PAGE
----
Eventually, the host of the event took the stage and explained the rules for the evening. I thought that Bill Brown was the name of the organizer of the event. This is not so. Bill Brown is actually the $100 bill that is awarded to the winner of the event. Clever. (In Canada, $100 bills are brown.)
Once there’s money on the line I get competitive, but this night I was competing against seasoned slammers with years of experience. They were veterans and I was a noob. In the first round I was the last of the seven poets to go up. Save the best for last, maybe?
I read my poem Good Ol Days which was posted on here several weeks ago. It’s written for the page rather than performance but it was the best one minute poem that I could deliver for the first round. It’s a fine poem, but the judges didn’t seem to think so. I scored lowest out of everyone on the first round. People booed and jeered the judges.
After the first round the featured poet claimed the mic and did her thing. Again I was struck by how dramatically Alessandra voice and posture changes when she performs. This is more than just poetry to her: it’s a way of life. The fact that anyone can make a living from being a travelling poet is remarkable and she pours herself into every syllable. In between poems she reverts back to her normal self to engage the audience. “Soooo, how are you guys doing?” she intones before sliding into a preface for her next piece. “You know, I could just stand up here all night and talk!”
She did a half dozen or so poems then we had a short break and I conversed with some other poets there. It’s good to be a part of something and it’s even better to be a part of something where you are with people of the same mind as you. I don’t have any writer friends and this is something I hope to remedy through becoming involved with this scene. For any writer’s development it’s essential to be surrounded with other wordsmiths who have a positive effect on your growth as a writer, nurturing your inspiration and creativity. It’s uplifting to be able to talk about my craft with other people who understand it and can offer insight, or just an attentive ear to my own endeavors. I met a guy named Andy and I told him about my plans for writing a novel, my work as a freelancer, and my strange combination of degrees. It isn’t often that I feel like I’m in my element, but this place provided that.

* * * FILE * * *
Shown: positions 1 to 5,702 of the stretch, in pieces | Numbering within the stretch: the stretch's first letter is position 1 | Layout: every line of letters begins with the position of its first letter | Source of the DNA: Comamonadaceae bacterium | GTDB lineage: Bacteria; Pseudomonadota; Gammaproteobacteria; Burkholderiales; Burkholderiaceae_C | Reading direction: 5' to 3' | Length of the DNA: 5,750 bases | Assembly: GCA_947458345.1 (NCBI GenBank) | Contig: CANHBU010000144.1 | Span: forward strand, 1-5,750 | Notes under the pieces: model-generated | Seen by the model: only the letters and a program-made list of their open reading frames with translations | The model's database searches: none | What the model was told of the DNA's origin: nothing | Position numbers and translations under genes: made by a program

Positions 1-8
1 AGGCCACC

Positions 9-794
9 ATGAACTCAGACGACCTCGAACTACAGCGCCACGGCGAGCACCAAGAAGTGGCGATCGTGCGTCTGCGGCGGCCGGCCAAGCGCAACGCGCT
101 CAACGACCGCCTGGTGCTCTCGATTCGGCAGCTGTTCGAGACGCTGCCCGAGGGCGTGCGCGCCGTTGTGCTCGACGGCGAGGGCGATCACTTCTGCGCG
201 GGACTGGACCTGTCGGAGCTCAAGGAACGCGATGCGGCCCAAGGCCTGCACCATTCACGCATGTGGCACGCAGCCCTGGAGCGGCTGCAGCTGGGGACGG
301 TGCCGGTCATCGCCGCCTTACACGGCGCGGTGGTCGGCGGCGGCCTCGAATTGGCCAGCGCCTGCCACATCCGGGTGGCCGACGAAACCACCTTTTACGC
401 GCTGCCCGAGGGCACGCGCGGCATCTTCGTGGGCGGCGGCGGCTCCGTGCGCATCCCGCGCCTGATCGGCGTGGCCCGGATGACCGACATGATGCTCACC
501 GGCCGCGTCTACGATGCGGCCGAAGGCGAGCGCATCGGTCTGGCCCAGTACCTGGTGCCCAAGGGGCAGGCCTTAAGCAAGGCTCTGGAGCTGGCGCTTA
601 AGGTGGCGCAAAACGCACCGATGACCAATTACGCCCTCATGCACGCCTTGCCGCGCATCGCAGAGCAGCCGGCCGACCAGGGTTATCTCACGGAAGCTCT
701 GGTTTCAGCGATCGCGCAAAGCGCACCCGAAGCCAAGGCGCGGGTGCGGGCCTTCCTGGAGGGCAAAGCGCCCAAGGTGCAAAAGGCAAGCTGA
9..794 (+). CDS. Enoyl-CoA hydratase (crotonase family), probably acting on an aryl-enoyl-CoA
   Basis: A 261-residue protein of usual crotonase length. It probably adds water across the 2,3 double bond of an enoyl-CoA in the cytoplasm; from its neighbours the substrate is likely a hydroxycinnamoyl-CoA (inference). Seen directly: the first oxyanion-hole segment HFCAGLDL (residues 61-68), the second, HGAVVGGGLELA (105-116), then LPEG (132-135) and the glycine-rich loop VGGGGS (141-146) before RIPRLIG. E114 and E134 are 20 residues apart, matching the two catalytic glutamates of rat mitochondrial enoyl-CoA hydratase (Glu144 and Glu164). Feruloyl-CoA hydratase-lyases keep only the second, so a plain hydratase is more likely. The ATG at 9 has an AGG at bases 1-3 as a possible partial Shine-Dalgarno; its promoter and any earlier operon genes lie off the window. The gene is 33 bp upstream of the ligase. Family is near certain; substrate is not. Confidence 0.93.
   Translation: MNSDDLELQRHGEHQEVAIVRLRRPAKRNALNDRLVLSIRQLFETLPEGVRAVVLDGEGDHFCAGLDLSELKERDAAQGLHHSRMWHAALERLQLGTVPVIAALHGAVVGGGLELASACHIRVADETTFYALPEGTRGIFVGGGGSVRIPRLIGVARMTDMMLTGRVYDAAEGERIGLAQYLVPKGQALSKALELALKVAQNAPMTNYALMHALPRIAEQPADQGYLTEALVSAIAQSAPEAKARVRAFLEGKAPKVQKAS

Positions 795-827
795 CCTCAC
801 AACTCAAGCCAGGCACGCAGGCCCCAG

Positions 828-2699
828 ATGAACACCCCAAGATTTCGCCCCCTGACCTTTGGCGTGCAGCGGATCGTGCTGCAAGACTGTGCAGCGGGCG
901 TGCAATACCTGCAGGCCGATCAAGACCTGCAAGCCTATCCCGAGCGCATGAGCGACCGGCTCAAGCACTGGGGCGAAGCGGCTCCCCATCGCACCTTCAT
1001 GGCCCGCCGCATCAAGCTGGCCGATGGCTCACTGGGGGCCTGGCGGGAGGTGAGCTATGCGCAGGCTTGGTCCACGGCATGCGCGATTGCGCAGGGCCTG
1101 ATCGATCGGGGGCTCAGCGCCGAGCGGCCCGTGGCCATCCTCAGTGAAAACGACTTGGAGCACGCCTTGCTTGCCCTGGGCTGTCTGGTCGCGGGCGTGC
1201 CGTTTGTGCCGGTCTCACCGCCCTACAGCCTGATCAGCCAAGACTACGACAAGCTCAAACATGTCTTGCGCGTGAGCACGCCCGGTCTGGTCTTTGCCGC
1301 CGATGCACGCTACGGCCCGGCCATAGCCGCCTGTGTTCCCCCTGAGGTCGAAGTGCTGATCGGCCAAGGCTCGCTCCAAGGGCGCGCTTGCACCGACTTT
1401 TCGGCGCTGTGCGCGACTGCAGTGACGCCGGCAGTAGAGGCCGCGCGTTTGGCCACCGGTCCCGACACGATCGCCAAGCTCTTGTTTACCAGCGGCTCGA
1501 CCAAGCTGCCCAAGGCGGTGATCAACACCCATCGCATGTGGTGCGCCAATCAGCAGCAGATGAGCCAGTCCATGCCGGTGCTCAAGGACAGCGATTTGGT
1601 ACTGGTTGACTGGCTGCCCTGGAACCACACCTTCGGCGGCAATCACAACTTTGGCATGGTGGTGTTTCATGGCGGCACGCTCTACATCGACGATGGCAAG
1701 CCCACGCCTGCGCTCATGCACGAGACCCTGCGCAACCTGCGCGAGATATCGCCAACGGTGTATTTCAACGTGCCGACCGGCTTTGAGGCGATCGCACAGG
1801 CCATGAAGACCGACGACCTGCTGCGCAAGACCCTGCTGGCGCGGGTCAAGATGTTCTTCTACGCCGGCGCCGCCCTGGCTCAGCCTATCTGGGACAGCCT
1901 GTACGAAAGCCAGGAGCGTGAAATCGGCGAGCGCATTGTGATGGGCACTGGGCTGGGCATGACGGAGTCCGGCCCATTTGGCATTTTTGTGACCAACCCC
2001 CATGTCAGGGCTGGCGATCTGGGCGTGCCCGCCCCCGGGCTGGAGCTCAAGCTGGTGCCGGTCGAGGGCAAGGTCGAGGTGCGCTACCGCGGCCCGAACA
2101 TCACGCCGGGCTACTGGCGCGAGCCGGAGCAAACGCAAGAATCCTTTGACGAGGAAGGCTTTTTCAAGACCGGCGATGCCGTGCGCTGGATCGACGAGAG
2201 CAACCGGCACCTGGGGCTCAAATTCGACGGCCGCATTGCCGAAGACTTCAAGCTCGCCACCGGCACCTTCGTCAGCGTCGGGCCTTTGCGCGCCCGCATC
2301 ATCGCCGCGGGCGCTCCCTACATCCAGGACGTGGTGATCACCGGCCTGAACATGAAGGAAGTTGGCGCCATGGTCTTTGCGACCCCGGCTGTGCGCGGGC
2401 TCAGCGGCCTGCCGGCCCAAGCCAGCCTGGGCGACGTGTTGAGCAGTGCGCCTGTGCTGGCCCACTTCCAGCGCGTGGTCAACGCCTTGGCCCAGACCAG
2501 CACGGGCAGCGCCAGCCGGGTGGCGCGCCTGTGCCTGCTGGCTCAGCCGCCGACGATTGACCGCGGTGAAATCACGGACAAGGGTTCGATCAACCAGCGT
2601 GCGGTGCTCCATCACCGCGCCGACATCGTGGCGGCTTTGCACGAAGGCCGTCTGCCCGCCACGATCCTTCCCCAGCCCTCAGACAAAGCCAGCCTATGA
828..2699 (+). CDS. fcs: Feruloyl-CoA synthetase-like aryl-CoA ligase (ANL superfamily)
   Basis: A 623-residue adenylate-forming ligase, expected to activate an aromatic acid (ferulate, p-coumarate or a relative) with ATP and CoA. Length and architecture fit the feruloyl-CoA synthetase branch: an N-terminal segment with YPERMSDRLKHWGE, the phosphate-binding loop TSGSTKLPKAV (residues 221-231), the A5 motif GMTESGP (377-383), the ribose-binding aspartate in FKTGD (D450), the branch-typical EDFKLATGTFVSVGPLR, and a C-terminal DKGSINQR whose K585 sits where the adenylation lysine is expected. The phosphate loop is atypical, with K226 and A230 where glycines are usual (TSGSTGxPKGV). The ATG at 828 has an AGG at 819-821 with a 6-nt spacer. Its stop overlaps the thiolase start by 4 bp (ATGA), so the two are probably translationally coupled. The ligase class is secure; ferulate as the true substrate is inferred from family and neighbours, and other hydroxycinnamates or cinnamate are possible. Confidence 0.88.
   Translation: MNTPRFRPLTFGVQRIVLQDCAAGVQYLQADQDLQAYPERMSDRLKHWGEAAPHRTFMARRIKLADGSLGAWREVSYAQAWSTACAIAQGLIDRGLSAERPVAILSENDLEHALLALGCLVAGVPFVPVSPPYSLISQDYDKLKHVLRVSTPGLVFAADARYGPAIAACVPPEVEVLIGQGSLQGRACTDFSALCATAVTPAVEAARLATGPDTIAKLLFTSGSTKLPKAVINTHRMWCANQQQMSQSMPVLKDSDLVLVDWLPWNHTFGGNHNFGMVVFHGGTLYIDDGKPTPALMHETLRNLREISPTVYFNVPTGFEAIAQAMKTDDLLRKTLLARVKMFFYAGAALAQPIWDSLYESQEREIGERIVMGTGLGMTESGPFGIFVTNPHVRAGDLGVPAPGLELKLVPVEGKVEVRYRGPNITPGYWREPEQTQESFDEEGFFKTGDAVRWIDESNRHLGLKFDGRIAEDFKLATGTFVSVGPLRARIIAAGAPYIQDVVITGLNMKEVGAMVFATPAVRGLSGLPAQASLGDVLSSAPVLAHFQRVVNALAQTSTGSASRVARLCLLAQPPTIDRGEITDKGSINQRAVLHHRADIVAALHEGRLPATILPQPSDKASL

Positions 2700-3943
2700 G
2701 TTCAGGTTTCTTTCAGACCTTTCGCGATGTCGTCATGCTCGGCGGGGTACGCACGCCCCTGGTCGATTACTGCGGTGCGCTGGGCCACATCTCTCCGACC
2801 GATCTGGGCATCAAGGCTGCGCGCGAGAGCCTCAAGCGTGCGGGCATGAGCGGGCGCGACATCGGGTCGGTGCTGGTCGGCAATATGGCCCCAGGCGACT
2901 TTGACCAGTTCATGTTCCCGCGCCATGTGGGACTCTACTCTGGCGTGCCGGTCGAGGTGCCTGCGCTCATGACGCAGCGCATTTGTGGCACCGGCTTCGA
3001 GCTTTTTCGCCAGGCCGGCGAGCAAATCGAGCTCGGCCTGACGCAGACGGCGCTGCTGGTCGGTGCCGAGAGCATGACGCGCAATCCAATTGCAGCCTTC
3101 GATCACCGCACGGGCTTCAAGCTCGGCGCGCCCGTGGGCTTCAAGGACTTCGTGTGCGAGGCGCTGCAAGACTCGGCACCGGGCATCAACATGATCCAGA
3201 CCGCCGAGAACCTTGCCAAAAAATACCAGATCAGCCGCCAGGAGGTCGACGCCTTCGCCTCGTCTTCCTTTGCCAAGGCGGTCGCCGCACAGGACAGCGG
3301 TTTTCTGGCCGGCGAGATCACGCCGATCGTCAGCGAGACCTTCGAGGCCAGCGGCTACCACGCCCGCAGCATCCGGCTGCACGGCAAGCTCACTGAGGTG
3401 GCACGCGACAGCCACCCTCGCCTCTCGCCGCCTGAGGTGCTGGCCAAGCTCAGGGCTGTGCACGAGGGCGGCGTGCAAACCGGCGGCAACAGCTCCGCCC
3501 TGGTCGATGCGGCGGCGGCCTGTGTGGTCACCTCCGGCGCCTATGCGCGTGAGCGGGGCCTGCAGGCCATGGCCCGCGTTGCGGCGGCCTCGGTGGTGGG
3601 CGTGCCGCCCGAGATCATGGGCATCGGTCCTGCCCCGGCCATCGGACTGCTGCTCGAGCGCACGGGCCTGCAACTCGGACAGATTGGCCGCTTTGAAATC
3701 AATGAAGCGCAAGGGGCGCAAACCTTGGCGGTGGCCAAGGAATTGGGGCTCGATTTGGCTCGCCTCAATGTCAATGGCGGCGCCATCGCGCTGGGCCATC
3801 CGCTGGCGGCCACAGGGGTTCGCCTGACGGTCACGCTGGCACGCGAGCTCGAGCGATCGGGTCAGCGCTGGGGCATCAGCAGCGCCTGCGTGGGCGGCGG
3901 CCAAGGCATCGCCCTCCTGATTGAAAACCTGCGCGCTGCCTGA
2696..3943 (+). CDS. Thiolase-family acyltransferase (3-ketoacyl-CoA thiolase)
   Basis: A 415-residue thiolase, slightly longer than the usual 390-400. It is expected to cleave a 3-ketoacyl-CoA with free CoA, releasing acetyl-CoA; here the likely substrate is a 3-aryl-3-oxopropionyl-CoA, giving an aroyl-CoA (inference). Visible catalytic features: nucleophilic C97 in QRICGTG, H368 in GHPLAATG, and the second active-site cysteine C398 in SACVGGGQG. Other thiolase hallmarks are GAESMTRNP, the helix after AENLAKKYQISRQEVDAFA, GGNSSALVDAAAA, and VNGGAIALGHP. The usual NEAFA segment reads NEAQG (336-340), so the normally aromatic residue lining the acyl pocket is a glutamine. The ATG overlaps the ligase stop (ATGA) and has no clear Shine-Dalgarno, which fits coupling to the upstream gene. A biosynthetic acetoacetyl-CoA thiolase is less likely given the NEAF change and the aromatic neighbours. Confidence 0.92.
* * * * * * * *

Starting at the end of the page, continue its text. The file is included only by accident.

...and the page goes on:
Eventually the second round came and I went up first with Scientist of Words. With paper in hand I took the stage and read the rhymes, hoping not to go over time which I did in the end. At one point in my performance I lost my place and it took me a few seconds to find it. I went blank for a second which felt like a fortnight. This is why rehearsal is important.
In the end, I didn’t advance to the final round where just three of the seven poets were chosen. In fact, I think I had the lowest overall score of anyone there. What matters is that I tried and got to share my words with someone. Those poems had never been shared in a public space so the slam was a good litmus test.
I didn’t win the $100. No big deal. It ended up going to a seasoned spoken word poet who ended up scoring 9.1 or higher on all his pieces that night. His delivery was flawless and went completely on memory, but to me it seemed like all his poems were kind of the same. All three were in the same rap lyric style. That seems to be what works in the world of slam poetry, but I think it’s good to have many different styles and techniques to perform. A varied arsenal of tricks is something I’m trying to accumulate in my poetic stylebook.
I’ll keep going to these slams for sure but if I ever take the stage again, I’ll need to be more prepared. Some rehearsal time at home would be a good idea.